In one of my many past lives, I was a famous home-builder. I always thought of how I could make a home beautiful and appealing. But I never considered the personal role such structures hold in the lives of people.
From illness and tragedy, art always seems to bloom to place ourselves and our world into a grand perspective. After the “Black Death” rampaged through Eurasia and North Africa in the 14th century, the “danse macabre”, or dance of death, became an artistic representation of how death is the ultimate equalizer. Beginning in Western Europe and gaining popularity in the Middle Ages, it was a literary or pictorial representation of both living and dead figures – from pope to hermit – leading their lives as normal, before entering a grave.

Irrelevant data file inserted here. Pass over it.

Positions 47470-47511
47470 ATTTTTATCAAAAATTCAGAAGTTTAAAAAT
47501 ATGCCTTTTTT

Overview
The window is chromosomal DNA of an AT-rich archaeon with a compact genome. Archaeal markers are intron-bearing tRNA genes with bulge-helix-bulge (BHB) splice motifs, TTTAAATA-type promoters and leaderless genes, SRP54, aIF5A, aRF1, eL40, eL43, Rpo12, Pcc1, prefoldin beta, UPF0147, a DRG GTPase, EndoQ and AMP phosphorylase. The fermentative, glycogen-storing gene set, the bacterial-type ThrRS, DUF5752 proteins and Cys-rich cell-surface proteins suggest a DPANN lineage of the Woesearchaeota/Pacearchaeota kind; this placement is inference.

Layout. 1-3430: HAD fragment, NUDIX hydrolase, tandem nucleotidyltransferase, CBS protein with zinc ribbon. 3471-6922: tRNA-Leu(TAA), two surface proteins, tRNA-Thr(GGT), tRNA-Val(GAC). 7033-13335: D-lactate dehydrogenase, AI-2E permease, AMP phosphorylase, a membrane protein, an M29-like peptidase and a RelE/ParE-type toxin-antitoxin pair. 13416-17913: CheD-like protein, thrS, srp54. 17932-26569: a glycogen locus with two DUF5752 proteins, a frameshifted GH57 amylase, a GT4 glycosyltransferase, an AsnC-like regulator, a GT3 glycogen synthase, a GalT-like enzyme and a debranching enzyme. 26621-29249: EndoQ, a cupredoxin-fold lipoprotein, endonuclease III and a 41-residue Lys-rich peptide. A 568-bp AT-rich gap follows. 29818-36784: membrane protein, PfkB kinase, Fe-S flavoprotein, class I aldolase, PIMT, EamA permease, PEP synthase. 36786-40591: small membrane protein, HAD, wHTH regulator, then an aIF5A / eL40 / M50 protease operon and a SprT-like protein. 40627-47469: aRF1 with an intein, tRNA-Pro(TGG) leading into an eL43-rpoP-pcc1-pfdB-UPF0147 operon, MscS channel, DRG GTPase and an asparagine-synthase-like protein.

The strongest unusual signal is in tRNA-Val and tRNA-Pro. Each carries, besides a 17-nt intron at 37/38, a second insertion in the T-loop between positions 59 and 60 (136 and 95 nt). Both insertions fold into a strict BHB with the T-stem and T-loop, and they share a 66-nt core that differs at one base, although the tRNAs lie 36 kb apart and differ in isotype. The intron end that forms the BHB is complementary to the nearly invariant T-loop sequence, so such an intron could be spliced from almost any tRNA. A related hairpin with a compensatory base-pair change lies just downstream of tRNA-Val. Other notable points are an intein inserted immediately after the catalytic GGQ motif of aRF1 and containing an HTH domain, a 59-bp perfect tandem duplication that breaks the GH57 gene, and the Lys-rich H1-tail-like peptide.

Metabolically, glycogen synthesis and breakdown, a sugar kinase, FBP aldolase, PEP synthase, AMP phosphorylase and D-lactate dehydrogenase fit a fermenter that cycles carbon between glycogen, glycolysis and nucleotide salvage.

Recently some pallbearers in Ghana envisioned the dance for contemporary deaths and the ensuing funerals. As many Africans tend to do, they celebrate death as the next stage of life – mournful and often tragic, for certain. Singing and dancing, they honor the deceased for the life they led on Earth and the glorious new life they should have in the next realm.
It’s how I view death. My paternal grandfather said he respected death more than any other aspect of the world because it’s not prejudiced or bigoted. It simply spares no one. I felt some measure of glee when I watch the ending of the 1997 movie “Titanic”, as the ship sank and the plethora of furnishings and luxurious items shattered. Not because I love seeing things destroyed! But because all of the vainglorious possessions of the vessel’s wealthiest patrons could not save them. They may have been rescued because of their wealth, as many of them entered the smattering of lifeboats first. But, whether dead at that moment or dead later, they would never be able to take those items with them.